Part 1 in a 2-part series about the importance of devising a structured and referenceable digital transformation strategy. Read Part 2.
Many organizations are looking to come to grips with the implications of a move to an intelligent ERP system on a 2025 timescale. They want to understand what such a move can deliver through increased speed of performance, the value of a drive to standard, and the promise of their roadmap innovation. However, is a deadline-driven perspective that looks at the technical and system changes really the right lens to be looking through to unleash true business potential?
As organizations challenge themselves to extend their core business capabilities, to drive more adaptive and innovative business models, there is a recognition that current systems of record will take them only so far on this journey. Delivering a true step-change in business potential challenges some fundamental strategic business principles, conversions, and rules.
What has really changed for business in this digital era is the pace; the need to adapt, adopt, and restructure as a pattern of constant business reality; and the need for greater visibility. This real-time, connected, and autonomic business capability driven by digital technology is the factor driving the real business potential. What business often needs in support its future strategy is a system of action that can articulate a very close approximation of the digital to the physical. This involves a better connection to customers, suppliers, and partners with the visibility, simulation, and autonomy required of a more advanced digital agenda.
Historically, most companies experience a once-in-a-generation chance to deliver some fundamental change in the way the business operates. This may be driven by a need to adapt to the market or the customer or to take advantage of new thinking or technology. This requires radical changes to underlying systems. We are seeing that forthright companies are looking at this “2025 migration deadline” as a generational opportunity to create the baseline digital-enterprise solutions to deliver their future digital business.
A red thread for transformation: connecting the dots
Companies striving to take further advantage of this digital journey recognize that they have to get smarter in thinking this through. How can they work together across their lifecycle and plan a way forward so that future business systems are more agile and capable to address the ever-expanding future needs of the business?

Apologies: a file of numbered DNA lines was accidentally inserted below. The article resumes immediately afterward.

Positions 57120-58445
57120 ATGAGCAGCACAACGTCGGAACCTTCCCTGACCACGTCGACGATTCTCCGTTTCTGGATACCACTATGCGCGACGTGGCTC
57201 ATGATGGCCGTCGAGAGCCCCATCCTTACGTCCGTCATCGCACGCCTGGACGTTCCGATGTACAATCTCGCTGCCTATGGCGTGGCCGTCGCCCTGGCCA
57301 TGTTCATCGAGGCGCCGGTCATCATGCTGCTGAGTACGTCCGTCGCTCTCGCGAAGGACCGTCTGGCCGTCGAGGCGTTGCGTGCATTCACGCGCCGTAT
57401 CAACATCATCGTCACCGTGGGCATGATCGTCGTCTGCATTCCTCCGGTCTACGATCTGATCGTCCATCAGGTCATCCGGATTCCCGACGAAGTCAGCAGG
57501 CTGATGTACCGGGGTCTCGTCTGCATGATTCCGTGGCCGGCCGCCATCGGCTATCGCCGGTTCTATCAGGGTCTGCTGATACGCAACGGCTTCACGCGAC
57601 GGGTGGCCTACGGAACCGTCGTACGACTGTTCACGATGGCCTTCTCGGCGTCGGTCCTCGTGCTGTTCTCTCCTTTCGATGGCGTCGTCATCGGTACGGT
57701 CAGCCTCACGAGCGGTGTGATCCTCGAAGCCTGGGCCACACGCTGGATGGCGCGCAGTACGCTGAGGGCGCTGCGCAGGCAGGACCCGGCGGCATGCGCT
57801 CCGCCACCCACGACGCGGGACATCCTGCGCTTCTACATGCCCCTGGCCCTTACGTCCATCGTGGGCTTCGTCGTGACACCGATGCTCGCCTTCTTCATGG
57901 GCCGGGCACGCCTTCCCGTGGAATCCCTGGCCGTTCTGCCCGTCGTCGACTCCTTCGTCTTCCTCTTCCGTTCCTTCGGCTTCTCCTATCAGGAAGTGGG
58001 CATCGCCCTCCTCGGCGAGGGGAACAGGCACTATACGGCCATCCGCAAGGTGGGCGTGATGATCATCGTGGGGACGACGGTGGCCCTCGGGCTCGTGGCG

Too often, business-change programs pile into the architecture and deployment strategy without time spent building the business rationale that drives transformational change. Inevitably, to connect the corporate strategy in support of the business imperative, a well-aligned approach is needed. This needs to change the business model and take full advantage of the technological innovation in the most efficient and focused way, ensuring that the resulting outcome is fully realized in sustainable monetary terms.
The secret to success is doing it in a way that navigates a “red thread” of continuity that connects the business ambition with the business value in a well-conceived transformation plan articulating the direction.
This approach enables traceability of outcome back to strategic intent. That is, when having conversations around the “how to” of design choices or deployment approaches, we can relate to the “what” we aim to achieve in operational practice and the “why” of the strategic and business value that this will deliver.
In an agile approach, each team member and partner in the transformation is playing their part in making this happen, but too often they lack a reference guide. This “red thread” structured referential approach helps articulate corporate intention, guide decisions, and clarify outcomes. It also accelerates delivery and ensures that the outcome is driven by real business intent and value.
A more structured and referenceable digital transformation strategy is achieved by these three clear integrated and iterative stages:
- Ambition: “Why do you need to do what?” – To align strategy via business capability models and identify pain points and gaps; essentially, to define the ambition of the business with a pragmatic understanding of what the business can achieve with a new digital platform
- Value: “What can you achieve?” – To determine the value of changes to business conventions, processes, and technologies; the real business outcomes for the customer, shareholders, and employees in doing “what” differently; and create recommendations to close gaps
- Direction: “How would we go about making this happen?” – To define a roadmap to develop future-state architecture and implementation options and create a recommendation to the board; in short, to determine how to move from the current business model in logical steps that address the changes needed to business operations, the applications landscape, and the transformational change, and how to make the case for change
Taking advantage of new business innovation and enhancing digital business capabilities can be a complex challenge. Too often, companies take a total cost of ownership (TCO) or architectural view. While this is needed, the true value potential of digital business change needs to be correctly informed by the options, choices, and business value that this offers.
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